So far so good

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Great Britain is the first country to qualify for the 2017 BNP Paribas Master’U final, a good performance that confirms the good health of British tennis. On all floors.

 

Fourteen hours. Maybe a little more. At the end of a fourth match perfectly mastered, Great Britain is already qualified for the final of Master’U BNP Paribas. Opposed China in the semifinal, the British outclassed their opponent. Four games, four wins, one set conceded.

This beautiful result reflects the good health of British tennis. This beautiful dynamic has not always been in place in the United Kingdom. Tennis coach for thirty years, Alistair Higham traces the national history of his sport with wisdom: “For a long time, we were a rather ordinary tennis country. We did not come out of players. We were only known for the great Wimbledon Grand Slam tournament. ”

 

Brothers in arms

For Higham, things “have really changed today”. The trigger? His name is Andy Murray. Taping in the shadow of Nadal or Djokovic for many years, the Scot has since shown that he was one of the best players on the ATP circuit. “By winning Wimbledon, the US Open and the Olympics, Andy has completely changed the British’s view of tennis,” says the British coach.

In the Murray family, there is also Jamie. Andy’s big brother is one of the best doubles players of his generation. At the end of the season, he was 9th at ATP. But his notoriety has nothing to do with his ranking. “Jamie is in the hearts of the British by winning the Davis Cup with his brother in 2015,” says Higham passionately.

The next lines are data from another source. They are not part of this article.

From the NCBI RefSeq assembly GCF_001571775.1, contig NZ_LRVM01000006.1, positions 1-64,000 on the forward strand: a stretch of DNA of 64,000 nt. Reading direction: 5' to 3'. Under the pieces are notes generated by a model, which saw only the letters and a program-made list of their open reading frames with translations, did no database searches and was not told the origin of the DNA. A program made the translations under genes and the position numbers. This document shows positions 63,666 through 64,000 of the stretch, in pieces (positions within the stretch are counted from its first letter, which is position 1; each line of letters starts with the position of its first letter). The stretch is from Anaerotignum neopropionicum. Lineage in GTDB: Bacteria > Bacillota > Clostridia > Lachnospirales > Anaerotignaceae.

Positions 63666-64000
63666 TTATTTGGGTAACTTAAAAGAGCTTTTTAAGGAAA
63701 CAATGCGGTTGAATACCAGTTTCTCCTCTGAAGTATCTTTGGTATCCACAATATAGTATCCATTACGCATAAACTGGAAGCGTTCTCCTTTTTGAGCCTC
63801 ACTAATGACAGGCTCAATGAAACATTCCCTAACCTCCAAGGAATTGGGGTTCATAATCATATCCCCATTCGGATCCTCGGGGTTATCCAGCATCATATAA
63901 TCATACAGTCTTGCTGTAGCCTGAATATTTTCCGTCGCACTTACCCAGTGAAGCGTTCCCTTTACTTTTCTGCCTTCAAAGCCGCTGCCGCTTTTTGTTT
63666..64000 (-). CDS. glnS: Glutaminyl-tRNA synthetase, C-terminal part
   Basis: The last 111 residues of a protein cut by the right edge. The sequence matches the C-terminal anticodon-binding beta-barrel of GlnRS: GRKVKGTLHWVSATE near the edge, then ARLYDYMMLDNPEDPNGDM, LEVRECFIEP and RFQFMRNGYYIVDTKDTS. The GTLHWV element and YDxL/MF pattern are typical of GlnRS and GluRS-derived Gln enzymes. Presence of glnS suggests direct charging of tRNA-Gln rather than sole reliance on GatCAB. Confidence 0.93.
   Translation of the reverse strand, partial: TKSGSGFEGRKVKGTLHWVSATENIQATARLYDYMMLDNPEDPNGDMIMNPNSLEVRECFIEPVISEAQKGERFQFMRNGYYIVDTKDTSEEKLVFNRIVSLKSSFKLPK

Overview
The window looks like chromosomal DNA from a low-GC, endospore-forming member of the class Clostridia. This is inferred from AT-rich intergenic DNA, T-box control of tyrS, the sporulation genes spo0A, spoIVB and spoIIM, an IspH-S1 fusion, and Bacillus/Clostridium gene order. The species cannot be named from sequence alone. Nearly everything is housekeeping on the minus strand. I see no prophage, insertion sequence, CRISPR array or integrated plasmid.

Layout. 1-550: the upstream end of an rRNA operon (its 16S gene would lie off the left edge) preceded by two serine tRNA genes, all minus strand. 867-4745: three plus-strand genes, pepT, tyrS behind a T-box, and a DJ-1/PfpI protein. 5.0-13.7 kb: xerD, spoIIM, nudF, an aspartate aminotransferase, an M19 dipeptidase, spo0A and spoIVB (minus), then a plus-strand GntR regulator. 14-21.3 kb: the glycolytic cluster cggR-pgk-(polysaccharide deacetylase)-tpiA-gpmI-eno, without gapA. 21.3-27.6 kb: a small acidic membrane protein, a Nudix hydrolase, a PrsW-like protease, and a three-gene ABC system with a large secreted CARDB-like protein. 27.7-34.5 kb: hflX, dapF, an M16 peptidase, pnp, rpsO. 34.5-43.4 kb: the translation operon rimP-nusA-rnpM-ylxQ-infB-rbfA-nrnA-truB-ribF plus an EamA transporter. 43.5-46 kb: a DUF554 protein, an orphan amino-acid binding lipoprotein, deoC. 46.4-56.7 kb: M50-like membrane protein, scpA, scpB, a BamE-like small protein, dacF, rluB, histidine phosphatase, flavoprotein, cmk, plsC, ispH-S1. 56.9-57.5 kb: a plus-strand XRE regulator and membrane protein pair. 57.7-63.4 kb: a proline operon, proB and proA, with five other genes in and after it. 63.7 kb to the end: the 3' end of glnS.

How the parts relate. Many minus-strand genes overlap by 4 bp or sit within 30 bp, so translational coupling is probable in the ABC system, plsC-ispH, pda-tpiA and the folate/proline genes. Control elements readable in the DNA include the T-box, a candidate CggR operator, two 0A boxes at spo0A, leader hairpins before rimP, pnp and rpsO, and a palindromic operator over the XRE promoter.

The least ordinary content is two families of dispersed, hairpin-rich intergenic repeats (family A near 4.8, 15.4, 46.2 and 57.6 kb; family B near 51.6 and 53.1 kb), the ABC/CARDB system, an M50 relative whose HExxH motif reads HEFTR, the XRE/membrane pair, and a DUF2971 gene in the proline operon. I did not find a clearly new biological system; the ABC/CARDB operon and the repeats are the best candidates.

Commonwealth

Jamie and Andy are Scottish. Their brilliant performances revived the interest of tennis in a whole country. “Right now, Scottish tennis is booming. Just see our team of Master U, slip the British coach with mischief. It is composed of three Scots. Maia Lumsden, Scott Duncan and Jonathon O’Mara study in Stirling, a small town one hour from Edinburgh.

The success of British tennis is not limited to the borders of a country. “Far from it,” warned an amused Alistair Higham. Semi-finalist at Wimbledon this year, Johanna Konta grew up in Sydney (Australia) before moving to the south of England. Kyle Edmund, 50th at ATP, was born in South Africa. He joined Beverly, a small English town, at his third birthday. Alistair Higham says: “Tennis is an important sport throughout the UK. In Scotland, Wales, England, Northern Ireland, everyone plays tennis. ”

 

Upside down

Five million Britons play tennis at least once a year. Among them, there are 400,000 licensed. For Highaim, however, these are not the most important figures: “Training is the priority. To increase participation in adults, play them at an early age. Even if they stop playing tennis quickly, they are more likely to play once they become adults. The goal is to attract children between 8 and 10 years old. ”

At Marcq-en-Barœul, they have ten more. At least. But the philosophy of Alistair Higham crosses the ages. “This fantastic tournament allows us to store experience. So to develop university tennis. Players progress to Master’U BNP Paribas. But they are not the only ones. “In addition to the team, we have a group of five other young people here. At university, they study tennis. Later, they want to work in this sport. British tennis is at its best. On the courts, off the courts and underway. Cheers!

 

Clément Commolet